Last week I had published the first of these blogs where I cover a large number of things that I read each week. I am now changing the name of the segment to ‘Learning by Proxy’.
Learning by Proxy
Deconstructing the uniqueness of SARS-COV-2. This virus has spread unlike any in recent history. This tweet chain explains what makes the virus so unique and dangerous for humans. It is certainly technical in bits but very interesting read for those into this kind of thing.
While not technically alive, there’s an evil genius to viruses that never ceases to amaze me. It’s one reason I became a virologist. A recent Nature paper reveal a remarkable trick SARS-Cov-2 learned that makes it nastier than the first SARS. Both viruses…— Peter Kolchinsky (@PeterKolchinsky) April 6, 2020
Not only people US is losing something else as well
The United States was not always this strong. Not even after the second world war and the unnecessary explosions in Japan. In fact, the Saudi’s issued an embargo against the US in 1973 and crippled the economy. Why? Because the US was supporting Israel in the war for the Sinai and they wanted it to stop. Not having oil was one thing, having to beg Russia for oil during the cold war would have been another thing!
Seeing how they were helpless, US started mediation talks which eventually led to Henry Kissinger promising the Saudi king military protection of their oil field so long as Oil was pegged against the USD. The Saudis, now reassured that Israel would not come for them, agreed. This was further resolved by the OPEC in 1975 and the USD has ever since been considered the reserve currency. That dynamic has been slowly shifting.
China has been making its moves with the Yuan and now has been turned it into a reserve currency by IMF. We all know they have been giving away loans to all the African nations. Now, which currency do you think all those loans would be made in.
They also lost the only guy who could have realistically won the presidential race against Donald Trump. A testament to how corrupt the DNC is and why someone like Donald Trump is the president. The only difference between Donald Trump and the Democratic nominee Joe Biden is that Joe Biden is not as transparent. Bernie Sanders represented a chance to change things in America, a chance to say that rich do not keep getting richer. That dream shall now remain a dream.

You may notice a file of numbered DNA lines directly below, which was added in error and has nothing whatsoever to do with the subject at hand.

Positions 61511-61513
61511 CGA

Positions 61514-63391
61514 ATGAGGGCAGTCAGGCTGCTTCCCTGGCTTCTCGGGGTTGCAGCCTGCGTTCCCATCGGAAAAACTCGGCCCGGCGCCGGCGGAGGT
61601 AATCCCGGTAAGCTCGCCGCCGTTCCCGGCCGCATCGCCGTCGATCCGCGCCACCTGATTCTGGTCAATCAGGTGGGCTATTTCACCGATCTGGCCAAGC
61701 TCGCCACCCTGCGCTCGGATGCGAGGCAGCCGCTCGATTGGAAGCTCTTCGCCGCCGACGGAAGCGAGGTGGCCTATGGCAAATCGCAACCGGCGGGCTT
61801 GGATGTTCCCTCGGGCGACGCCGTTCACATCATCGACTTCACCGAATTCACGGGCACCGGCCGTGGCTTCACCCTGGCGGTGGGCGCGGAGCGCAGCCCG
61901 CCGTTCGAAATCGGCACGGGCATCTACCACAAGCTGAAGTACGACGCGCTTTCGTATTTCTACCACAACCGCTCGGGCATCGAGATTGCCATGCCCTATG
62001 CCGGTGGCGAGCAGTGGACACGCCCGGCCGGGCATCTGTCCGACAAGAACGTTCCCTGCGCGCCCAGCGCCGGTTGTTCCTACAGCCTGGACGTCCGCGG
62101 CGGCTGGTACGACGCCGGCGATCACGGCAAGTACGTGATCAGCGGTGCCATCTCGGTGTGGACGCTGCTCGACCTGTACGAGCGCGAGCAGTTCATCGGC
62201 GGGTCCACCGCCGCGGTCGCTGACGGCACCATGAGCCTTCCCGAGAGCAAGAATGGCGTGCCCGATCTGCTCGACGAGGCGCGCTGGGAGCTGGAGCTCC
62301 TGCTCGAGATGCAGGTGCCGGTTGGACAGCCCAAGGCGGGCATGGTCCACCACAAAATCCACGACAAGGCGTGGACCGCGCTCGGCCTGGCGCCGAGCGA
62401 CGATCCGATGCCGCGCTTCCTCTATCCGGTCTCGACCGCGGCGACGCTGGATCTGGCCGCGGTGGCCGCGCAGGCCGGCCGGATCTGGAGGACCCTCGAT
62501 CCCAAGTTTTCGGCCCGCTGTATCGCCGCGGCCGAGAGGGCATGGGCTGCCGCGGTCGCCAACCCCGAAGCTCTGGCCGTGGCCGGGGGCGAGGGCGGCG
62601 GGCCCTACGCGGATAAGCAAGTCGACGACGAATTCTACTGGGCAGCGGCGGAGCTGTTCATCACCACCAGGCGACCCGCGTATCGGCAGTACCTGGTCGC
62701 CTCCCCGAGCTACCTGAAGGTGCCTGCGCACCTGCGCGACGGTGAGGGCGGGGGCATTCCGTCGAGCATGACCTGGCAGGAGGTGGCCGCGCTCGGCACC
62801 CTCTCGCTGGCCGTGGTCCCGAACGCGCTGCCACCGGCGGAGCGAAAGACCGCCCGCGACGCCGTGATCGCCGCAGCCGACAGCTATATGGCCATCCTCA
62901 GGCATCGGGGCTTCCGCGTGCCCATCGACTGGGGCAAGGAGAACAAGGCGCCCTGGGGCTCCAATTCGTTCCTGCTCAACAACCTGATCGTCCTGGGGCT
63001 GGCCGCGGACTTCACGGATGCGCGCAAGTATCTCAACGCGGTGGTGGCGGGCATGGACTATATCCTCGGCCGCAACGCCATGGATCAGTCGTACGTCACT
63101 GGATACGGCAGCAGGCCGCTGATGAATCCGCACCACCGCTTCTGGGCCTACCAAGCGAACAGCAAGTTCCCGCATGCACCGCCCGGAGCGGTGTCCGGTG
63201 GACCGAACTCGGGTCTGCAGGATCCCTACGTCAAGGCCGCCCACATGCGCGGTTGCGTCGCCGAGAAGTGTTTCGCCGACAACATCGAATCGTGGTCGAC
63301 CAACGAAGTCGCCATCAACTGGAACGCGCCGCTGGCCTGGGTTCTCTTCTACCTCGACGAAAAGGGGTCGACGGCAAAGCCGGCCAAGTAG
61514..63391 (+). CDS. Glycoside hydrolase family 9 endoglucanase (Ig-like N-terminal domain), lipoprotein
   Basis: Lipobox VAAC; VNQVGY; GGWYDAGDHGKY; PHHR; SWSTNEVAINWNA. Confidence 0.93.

Bernie announced that he cannot continue his campaign in good conscience knowing the state of the country. Containing the Virus and getting America back up is more important than continuing this fight. With that, he suspended his campaign. The voting may continue but he will no longer campaign.
Supporting small businesses in the US
The legislation for the Paycheck Protection Program was written quickly and got off on to a rocky start on Friday: The CEO of small business lender Fountainhead said he still had a number of unanswered questions about it and that his company didn’t have a way to submit applications to the Small Business Administration, which is guaranteeing the loans.
Bank of America, the first big bank to get up and running, received more than $22 billion of loan requests from 85,000 small enterprises, according to CNBC. Wells Fargo said yesterday that it has already received $10 billion of requests from small businesses, which is enough to exhaust its lending capacity under program.
The request to cover the gap arising out of the shutdown is coming in thick and fast. The US government put in place a loan program to help such businesses cover the gap and it looks like they will run out of money sooner than they had expected!
Telemedicine is getting boost the world over. I had written an entire post about this elsewhere and I am not able to find it! Telemedicine is not new and yes it was being practised in villages. But the modus operandi was, having a doctor [not specialist] available ‘in situ’ who would finally write the prescription based on the inputs provided by the specialist available over video conference. While there was no law that forbade tele consulting, the Medical Council of India used to frown upon telemedicine.